Week In Review: Everest Sells Trodelvy Rights Back To Gilead For $455 Million

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Deals and Financings

Shanghai Everest Medicines (HK: 1952) returned rights for Trodelvy (sacituzumab govitecan) to Immunomedics, now a subsidiary of Gilead Sciences (GILD), in an agreement worth up to $455 million ($280 million upfront) (see story). In 2009, Everest acquired rights to the Trop-2 ADC candidate in a $835 million deal ($65 million upfront). Two months ago, Everest was approved to launch Trodelvy in China as a third-line therapy for metastatic triple-negative breast cancer (TNBC). Everest will receive $280 million in upfront payments and up to $175 million in future milestones. The company will be released from paying $710 million in remaining milestones under the Immunomedics deal, indicating Everest has paid $155 million to Immunomedics/Gilead to date.

Nanchang Jemincare out-licensed global rights for its prostate cancer candidate to Genentech in a $650 million deal (see story). The androgen receptor degrader, JMKX002992, is aimed at patients who are resistant to existing therapies. Genentech will pay $60 million upfront, $590 million in milestones, royalties on sales, and it will be responsible for development costs. Four years ago, Jemincare started developing novel drugs and now has a portfolio of eight biotech and 16 small molecule candidates. Previously, it announced two other out-licensings from its portfolio. Genentech is a subsidiary of Switzerland’s Roche (OTCQX:RHHBY).

Shanghai’s Bennu Biotherapeutics closed a $15 million Angel+ financing round to support its novel T-cell development programs. Founded in 2021, Bennu plans to take cell therapy beyond CAR-T drugs to include T cell types such as TIL, TCR-T and Treg. Although CAR-T has had great success in hematological tumors, it faces several clinical challenges overall. Bennu expects to aim its T cell drugs at solid tumor cancers and autoimmune diseases. The financing was led by INCE Capital with Life Science Park Innovation Fund and Witruth Capital participating.

Guangdong Wyze Biotech closed a $9 million Series A+ financing to develop its off-the-shelf immune cell products based on double-negative T cells (DNT). Wyze completed a $21.5 million Series A funding in 2021. DNT cells are a relatively rare subset of peripheral T cells (about 5%) that are CD3 positive but CD4 and CD8 negative. Wyze expects them to be effective therapies for inflammation, immune disease and cancer indications. In late 2021, the company was approved to start a China Phase I trial of its lead DNT therapy in r/r acute myelogenous leukemia patients.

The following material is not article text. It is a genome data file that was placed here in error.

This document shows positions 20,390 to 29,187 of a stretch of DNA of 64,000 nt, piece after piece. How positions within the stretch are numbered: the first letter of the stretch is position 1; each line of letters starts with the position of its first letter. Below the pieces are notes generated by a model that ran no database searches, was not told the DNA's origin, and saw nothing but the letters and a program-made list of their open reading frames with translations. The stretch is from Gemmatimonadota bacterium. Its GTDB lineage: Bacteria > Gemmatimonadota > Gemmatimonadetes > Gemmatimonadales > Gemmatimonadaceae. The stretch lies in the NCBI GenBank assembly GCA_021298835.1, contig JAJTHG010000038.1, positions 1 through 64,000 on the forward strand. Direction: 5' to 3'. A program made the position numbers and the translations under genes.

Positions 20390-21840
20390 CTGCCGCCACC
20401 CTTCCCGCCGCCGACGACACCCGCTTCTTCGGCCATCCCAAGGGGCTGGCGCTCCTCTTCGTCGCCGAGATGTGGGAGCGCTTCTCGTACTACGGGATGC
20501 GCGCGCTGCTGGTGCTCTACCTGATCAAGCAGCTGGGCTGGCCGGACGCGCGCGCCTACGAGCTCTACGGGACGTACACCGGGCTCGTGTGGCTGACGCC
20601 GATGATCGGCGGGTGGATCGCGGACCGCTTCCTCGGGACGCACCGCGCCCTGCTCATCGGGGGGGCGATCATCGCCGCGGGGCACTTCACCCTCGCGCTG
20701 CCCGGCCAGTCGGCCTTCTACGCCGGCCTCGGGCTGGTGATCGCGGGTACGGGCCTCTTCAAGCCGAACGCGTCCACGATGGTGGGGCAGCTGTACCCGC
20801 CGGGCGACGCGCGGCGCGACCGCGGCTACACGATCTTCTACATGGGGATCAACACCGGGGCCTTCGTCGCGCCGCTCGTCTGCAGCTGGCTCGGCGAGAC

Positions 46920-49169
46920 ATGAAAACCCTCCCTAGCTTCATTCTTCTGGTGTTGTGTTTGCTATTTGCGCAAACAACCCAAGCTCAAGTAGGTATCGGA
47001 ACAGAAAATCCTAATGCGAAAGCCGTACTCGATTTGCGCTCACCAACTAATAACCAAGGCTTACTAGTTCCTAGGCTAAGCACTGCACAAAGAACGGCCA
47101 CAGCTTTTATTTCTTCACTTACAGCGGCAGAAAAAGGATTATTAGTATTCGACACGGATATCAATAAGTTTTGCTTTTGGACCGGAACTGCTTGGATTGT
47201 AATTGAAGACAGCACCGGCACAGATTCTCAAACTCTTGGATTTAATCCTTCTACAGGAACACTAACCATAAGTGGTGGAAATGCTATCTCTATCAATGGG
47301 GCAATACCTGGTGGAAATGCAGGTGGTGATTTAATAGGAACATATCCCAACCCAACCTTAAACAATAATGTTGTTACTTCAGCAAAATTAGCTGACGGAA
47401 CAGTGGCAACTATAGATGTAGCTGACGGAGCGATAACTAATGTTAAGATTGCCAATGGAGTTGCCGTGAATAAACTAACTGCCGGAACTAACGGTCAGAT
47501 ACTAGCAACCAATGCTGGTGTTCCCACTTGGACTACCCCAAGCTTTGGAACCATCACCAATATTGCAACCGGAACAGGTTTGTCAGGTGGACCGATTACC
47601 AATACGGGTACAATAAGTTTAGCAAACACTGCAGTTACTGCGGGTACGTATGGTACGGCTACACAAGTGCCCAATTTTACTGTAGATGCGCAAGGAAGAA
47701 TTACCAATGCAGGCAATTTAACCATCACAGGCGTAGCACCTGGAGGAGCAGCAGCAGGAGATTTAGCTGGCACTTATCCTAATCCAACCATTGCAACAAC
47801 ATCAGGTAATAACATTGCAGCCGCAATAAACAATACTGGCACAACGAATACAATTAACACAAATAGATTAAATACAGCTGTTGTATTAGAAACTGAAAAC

GenoImmune Therapeutics, a Wuhan company founded by China’s gene sequencing company BGI, closed a funding round to support its immuno-cell therapy products. The company’s core technologies include its AI-driven neoantigen technology, a GMP cell preparation platform and mRNA tumor vaccines aimed at solid tumors including melanoma, lung cancer and colorectal cancer. Using its AI-based screening, GenoImmune can identify novel tumor antigens that are used in T-Cell and Neo-T cell therapies. In previous $15+ million rounds, the company attracted Hillhouse, ForeBright and Wuhan East-Lake Venture Capital as investors.

Trials and Approvals

Shanghai IASO Bio reported China’s NMPA approved its IND for an injected BCMA CAR-T therapy for patients with Neuromyelitis Optica Spectrum Disorder (NMOSD), an autoimmune disease caused by demyelination of the central nervous system. The IND application was based on clinical data from an investigator-initiated clinical study. Equecabtagene Autoleucel was safe and improved symptoms in all 12 patients. Neuromyelitis optica, which primarily affects the eye nerves (optic neuritis) and the spinal cord (myelitis), is characterized by outbreaks that can cause permanent damage. IASO develops cellular therapeutics and antibody drugs.

Accutar Biotechnology was approved to start China trials of its oral chimeric degrader candidate in patients with metastatic Castration Resistant Prostate Cancer. The company’s AC0176 targets androgen receptor protein. Accutar, a New Jersey-Shanghai biotech, uses a hybrid AI approach for drug discovery based on the physical and chemical nature of biologic systems – computational drug design followed by wet lab validation. The IND approval is the third for Accutar this year: earlier, the company was approved to start a similar trial of AC0176 in the US and a China trial of AC0682 for estrogen receptor-positive breast cancer.

Beijing’s SinocellTech (SHA: 688520) reported that its anti-CD20 McAb, ripertamab, proved non-inferiority to Genentech’s (OTCQX:RHHBY) rituximab (Rituxan) in a China Phase III trial (see story). The trial enrolled 364 patients with primary diffuse large B-cell lymphoma (DLBCL). The Objective Response Rate was 94% in both cohorts, with safety events also very similar. In 2018, SinocellTech out-licensed rights for ripertamab to CSPC Pharma (OTCPK:CSPCY) in a deal worth up to $98 million plus sales milestones. SinocellTech’s pipeline consists of 23 products, including 21 novel differentiated drugs and two biosimilars.

Disclosure: None.

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Editor’s Note: The summary bullets for this article were chosen by Seeking Alpha editors.

Editor’s Note: This article discusses one or more securities that do not trade on a major U.S. exchange. Please be aware of the risks associated with these stocks.

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